Eventually, he started meditating. At least he says he meditates. Mum says he just falls asleep in the chair, so it is difficult to know, really. One of the CDs I’ve sent him is the one of the sevenfold puja. I don’t know if he actually does puja, but he has asked me for information and pictures of Manjughosha. He chants the Manjughosha mantra to himself. He seems to be keen on Manjughosha (who is my yidam, though I am not sure whether dad knows that). He has read all about the Refuge Tree, and at his request I sent him one of those big colour photos of Aloka’s painting of it.

I think if he could, he would go to the FWBO Centre in Sydney. Unfortunately, he can’t really leave my mum on her own. She had a major operation some years ago, and that took the wind out of her sails. Dad has to look after her: he does all the shopping and a lot of the housework. In any case, the Centre is quite a long way from where he lives, and he doesn’t drive a car any more. But he’s acquainted with some of the Order members out there. They’ve talked a bit on the phone.

One thing I haven’t mentioned is my dad’s feeling for friendship. It was obvious to me early on that he set a great store by his friendships with other men. When I was out with him — for example, when he took us to the library — we often used to meet his friends, and he’d stop and talk with them in the street, perhaps for quite a long time. He was obviously really pleased to see them — and they him.

His best friend was my uncle George, who was married to one of my mother’s sisters. They lived near us. George worked in the office at the tea warehouse in Aldgate, and for as long as dad worked there they used to meet up every day. They had lots of friends in common. Looking back, I remember George as a little bit slow and conventional, compared to dad, but they obviously really liked each other.

At the weekend, Dad and George would get under the bonnets of one another’s cars. That sparked off one incident I remember well. My uncle needed a part for his car, and they thought they could get it from a place in South London. Well, we all piled into my dad’s car (they took my brother and me, as well) and drove off to South London, where we got hopelessly lost for a while. Eventually we found this place. In total, it must have taken about five or six hours to drive all the way there, get hold of this part, and then drive back again.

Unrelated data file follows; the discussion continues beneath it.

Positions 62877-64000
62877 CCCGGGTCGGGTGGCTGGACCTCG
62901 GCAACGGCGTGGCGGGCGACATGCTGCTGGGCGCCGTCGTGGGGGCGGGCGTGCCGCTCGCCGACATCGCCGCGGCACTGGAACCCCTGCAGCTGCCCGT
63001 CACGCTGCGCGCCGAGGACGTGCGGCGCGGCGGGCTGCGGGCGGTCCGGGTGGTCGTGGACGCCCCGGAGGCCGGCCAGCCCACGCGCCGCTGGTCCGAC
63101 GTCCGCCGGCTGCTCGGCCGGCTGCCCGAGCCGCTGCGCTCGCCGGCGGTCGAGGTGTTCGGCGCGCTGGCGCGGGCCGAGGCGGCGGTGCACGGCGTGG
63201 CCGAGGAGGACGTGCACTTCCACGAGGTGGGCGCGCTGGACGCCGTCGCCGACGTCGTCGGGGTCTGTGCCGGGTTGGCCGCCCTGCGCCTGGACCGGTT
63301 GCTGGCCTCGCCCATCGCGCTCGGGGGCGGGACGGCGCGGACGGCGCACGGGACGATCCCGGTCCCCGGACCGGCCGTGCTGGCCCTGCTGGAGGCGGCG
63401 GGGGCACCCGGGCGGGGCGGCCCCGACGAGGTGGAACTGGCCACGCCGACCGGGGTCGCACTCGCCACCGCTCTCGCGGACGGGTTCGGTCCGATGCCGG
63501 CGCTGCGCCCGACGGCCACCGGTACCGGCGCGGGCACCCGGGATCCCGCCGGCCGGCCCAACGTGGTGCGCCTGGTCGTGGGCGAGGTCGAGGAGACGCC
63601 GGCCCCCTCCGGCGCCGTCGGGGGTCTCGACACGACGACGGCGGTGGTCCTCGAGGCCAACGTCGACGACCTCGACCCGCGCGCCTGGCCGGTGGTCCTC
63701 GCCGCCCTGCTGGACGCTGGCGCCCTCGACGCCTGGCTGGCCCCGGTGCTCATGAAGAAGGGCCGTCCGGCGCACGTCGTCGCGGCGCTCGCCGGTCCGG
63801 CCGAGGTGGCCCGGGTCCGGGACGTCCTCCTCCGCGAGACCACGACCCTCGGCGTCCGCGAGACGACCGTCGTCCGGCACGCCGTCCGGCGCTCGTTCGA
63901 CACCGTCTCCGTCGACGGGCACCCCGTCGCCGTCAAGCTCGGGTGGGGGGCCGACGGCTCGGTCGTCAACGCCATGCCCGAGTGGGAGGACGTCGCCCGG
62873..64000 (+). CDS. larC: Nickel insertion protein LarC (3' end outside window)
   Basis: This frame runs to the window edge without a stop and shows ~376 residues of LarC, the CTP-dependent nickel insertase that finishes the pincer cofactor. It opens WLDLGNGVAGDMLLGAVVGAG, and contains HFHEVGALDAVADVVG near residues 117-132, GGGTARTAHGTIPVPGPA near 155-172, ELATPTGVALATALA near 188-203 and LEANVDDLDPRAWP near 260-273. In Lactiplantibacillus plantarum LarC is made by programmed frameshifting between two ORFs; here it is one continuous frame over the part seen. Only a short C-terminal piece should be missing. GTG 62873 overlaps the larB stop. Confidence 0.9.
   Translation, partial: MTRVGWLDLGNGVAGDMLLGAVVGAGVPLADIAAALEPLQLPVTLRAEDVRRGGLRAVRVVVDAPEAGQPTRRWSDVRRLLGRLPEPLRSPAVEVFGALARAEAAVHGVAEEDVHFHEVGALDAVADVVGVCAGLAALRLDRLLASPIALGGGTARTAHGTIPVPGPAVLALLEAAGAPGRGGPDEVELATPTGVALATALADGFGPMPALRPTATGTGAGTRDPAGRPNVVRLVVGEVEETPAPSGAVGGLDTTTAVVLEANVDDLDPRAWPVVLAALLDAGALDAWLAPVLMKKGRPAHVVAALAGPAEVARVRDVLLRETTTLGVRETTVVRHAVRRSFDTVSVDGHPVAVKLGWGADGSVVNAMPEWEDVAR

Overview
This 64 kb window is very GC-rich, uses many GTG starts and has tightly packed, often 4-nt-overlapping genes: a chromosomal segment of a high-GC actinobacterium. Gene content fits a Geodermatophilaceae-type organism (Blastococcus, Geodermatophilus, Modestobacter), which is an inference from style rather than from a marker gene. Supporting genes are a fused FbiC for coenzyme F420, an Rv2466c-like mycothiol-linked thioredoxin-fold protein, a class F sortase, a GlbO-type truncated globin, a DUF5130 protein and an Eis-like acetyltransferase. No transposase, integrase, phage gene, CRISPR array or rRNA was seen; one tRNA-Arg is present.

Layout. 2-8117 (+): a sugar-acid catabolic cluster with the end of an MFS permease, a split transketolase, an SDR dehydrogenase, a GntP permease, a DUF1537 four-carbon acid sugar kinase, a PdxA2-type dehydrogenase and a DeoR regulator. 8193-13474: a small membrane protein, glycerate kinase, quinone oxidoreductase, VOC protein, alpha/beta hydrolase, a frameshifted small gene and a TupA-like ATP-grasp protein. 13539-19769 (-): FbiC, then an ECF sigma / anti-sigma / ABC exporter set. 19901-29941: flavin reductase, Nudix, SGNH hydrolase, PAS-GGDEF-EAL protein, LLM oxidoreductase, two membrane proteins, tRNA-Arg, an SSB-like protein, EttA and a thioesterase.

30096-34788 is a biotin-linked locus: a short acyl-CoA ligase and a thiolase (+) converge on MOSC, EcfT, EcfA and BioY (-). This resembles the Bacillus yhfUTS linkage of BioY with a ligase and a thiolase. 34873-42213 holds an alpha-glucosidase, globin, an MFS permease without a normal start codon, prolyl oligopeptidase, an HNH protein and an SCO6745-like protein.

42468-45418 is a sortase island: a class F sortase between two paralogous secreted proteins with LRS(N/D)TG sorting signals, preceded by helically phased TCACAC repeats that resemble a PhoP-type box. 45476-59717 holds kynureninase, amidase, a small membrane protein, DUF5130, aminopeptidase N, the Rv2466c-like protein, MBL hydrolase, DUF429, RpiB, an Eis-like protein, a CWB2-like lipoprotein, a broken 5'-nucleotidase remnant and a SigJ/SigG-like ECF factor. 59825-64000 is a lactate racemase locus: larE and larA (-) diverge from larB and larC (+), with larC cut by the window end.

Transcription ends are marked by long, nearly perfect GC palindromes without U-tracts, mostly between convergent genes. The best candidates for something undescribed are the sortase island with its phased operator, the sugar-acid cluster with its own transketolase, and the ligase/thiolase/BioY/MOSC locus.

When we got back my mother went berserk. She had obviously been worried, and the dinner was spoilt. But my dad was having none of that. It didn’t cut any ice with him at all. As far as he was concerned, it was quite simple: George had needed the part for his car; my dad had a car and could take him: that was all that was important.

All his friends in this country are dead now, but while they were still alive, he used to phone them up from Australia. George died a long time back. It must have been before my parents left the country, because I remember going to the funeral with them. At one point dad walked off because he couldn’t stand it any more; he was crying very freely. I went with him: he didn’t like crying in public, but he didn’t seem to mind my being with him. I said, ‘Are you all right?’ He said, ‘Yeah, yeah, but I’ve just lost the best friend I ever had.’ That made a strong impression on me.

By the way, the trouble with my saying all this is that my dad is going to read it. He always reads Madhyamavani. I send it to him.

Originally published in Madhyamavani 7: Autumn 2002 (Birmingham: Madhyamaloka, 2002).